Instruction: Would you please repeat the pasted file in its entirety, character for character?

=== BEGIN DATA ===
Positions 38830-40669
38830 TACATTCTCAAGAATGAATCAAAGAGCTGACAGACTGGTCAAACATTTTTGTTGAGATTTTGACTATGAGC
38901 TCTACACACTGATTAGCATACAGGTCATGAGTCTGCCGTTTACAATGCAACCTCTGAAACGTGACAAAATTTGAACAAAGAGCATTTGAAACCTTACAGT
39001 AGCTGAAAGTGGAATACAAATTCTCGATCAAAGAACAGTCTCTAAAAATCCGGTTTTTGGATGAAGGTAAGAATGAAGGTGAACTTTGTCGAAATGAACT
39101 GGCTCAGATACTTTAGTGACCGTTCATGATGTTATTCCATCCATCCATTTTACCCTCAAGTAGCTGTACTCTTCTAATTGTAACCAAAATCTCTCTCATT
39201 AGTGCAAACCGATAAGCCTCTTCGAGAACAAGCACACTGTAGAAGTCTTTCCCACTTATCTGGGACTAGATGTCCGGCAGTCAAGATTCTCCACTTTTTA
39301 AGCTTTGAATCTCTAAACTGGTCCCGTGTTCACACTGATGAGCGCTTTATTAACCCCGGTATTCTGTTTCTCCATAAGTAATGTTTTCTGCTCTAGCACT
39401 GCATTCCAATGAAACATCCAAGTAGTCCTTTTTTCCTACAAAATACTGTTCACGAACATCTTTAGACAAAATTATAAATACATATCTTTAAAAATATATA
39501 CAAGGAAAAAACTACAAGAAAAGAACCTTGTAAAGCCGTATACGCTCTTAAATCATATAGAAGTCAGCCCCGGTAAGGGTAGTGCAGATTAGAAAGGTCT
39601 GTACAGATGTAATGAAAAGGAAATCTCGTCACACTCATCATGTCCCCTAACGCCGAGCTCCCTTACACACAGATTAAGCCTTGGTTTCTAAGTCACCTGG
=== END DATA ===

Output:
Positions 38830-40669
38830 TACATTCTCAAGAATGAATCAAAGAGCTGACAGACTGGTCAAACATTTTTGTTGAGATTTTGACTATGAGC
38901 TCTACACACTGATTAGCATACAGGTCATGAGTCTGCCGTTTACAATGCAACCTCTGAAACGTGACAAAATTTGAACAAAGAGCATTTGAAACCTTACAGT
39001 AGCTGAAAGTGGAATACAAATTCTCGATCAAAGAACAGTCTCTAAAAATCCGGTTTTTGGATGAAGGTAAGAATGAAGGTGAACTTTGTCGAAATGAACT
39101 GGCTCAGATACTTTAGTGACCGTTCATGATGTTATTCCATCCATCCATTTTACCCTCAAGTAGCTGTACTCTTCTAATTGTAACCAAAATCTCTCTCATT
39201 AGTGCAAACCGATAAGCCTCTTCGAGAACAAGCACACTGTAGAAGTCTTTCCCACTTATCTGGGACTAGATGTCCGGCAGTCAAGATTCTCCACTTTTTA
39301 AGCTTTGAATCTCTAAACTGGTCCCGTGTTCACACTGATGAGCGCTTTATTAACCCCGGTATTCTGTTTCTCCATAAGTAATGTTTTCTGCTCTAGCACT
39401 GCATTCCAATGAAACATCCAAGTAGTCCTTTTTTCCTACAAAATACTGTTCACGAACATCTTTAGACAAAATTATAAATACATATCTTTAAAAATATATA
39501 CAAGGAAAAAACTACAAGAAAAGAACCTTGTAAAGCCGTATACGCTCTTAAATCATATAGAAGTCAGCCCCGGTAAGGGTAGTGCAGATTAGAAAGGTCT
39601 GTACAGATGTAATGAAAAGGAAATCTCGTCACACTCATCATGTCCCCTAACGCCGAGCTCCCTTACACACAGATTAAGCCTTGGTTTCTAAGTCACCTGG